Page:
Following a sold-out performance, Netflix sues the makers of The Unofficial Bridgerton Musical

Following a sold-out performance, Netflix sues the makers of The Unofficial Bridgerton Musical

According to Deadline, Netflix is suing Abigail Barlow and Emily Bear, the creators of The Unofficial Bridgerton Musical, for copyright infringement. The case was filed in a Washington, DC district court two days after Barlow and Bear performed a live, sold-out event in support of their Bridgerton-inspired record.

Following Bridgerton’s premiere in 2020, Barlow and Bear started composing music based on the Netflix original series and marketing it on TikTok, where it swiftly gained popularity. As additional material was demanded by fans, Barlow and Bear eventually had enough to compile a 15-song album, which went on to win a Grammy in April, a first for music originating on TikTok. Barlow and Bear performed in the Kennedy Center in Washington, DC on July 26th, with live performances and music by the National Symphony Orchestra.

Netflix claims in a lawsuit received by Deadline that Barlow and Bear’s video “stretches ‘fan fiction’ far beyond its breaking point” and is a “blatant violation of intellectual property rights.” Despite appreciating Barlow and Bear’s work, Netflix alleges it warned them twice that Bridgerton-inspired songs “were not approved.”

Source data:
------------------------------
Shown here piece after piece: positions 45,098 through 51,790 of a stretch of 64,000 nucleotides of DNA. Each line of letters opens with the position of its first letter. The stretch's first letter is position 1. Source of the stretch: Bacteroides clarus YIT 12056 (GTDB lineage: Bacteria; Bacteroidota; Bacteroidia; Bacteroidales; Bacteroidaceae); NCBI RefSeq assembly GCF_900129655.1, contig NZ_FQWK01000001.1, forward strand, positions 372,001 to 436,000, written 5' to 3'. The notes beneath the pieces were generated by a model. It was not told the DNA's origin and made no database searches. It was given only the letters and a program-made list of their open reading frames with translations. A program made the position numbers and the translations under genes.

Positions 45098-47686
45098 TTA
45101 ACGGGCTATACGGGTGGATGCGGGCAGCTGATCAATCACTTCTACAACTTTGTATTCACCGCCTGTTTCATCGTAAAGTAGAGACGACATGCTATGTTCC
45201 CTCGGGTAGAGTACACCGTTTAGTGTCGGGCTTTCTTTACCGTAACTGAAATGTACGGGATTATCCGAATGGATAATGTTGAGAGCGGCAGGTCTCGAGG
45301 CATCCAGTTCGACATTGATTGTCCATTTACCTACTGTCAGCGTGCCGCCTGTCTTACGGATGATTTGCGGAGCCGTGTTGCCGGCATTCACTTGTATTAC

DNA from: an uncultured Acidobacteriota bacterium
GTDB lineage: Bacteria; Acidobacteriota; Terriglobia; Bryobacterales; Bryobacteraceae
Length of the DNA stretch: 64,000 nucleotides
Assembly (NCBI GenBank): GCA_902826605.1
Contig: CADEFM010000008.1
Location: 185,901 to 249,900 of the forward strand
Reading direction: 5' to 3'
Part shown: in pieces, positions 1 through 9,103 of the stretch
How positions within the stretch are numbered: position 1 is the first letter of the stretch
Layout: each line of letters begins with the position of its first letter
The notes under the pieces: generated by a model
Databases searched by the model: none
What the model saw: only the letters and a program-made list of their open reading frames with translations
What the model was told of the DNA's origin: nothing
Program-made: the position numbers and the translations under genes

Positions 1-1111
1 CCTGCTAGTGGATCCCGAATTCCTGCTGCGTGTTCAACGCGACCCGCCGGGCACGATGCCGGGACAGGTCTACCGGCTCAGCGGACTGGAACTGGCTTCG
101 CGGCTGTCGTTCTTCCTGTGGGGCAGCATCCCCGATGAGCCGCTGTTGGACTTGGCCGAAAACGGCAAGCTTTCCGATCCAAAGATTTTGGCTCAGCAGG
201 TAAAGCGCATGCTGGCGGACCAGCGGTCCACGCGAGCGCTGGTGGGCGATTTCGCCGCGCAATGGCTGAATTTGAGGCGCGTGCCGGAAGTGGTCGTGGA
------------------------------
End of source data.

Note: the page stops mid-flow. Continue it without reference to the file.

Netflix claims that the live Unofficial Bridgerton concert was also not allowed by the corporation and that Barlow and Bear “refused” to negotiate a license that would enable them to freely distribute their album and organize live performances.

According to Netflix, Barlow and Bear clearly exploited the Bridgerton brand throughout their concert, and “attracted Bridgerton enthusiasts who would have otherwise attended the Bridgerton Experience,” Netflix’s own Bridgerton-themed event held in six different locations throughout the year. Barlow and Bear are now scheduled to play with the BBC Orchestra at the Royal Albert Hall in the United Kingdom in September.

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The author of the Bridgerton book series, Julia Quinn, says she was “flattered and happy” when Barlow and Bear initially began making TikToks based on the premise. “However, there is a distinction between writing on TikTok and recording and performing for commercial benefit,” Quinn explains. “I trust that Barlow & Bear, who share my position as independent creative professionals, recognize the need of protecting the intellectual property of other professionals, including the characters and tales I developed in the Bridgerton books over two decades ago.”

Shonda Rhimes, the producer of the Netflix series Bridgerton, released a different statement. “What began as a joyful social media celebration by Barlow & Bear has degenerated into the brazen appropriation of intellectual property purely for Barlow & Bear’s commercial profit,” Rhimes says. “Just as Barlow & Bear would not allow others to benefit off their intellectual property, Netflix cannot sit back and let Barlow & Bear do the same with Bridgerton.”

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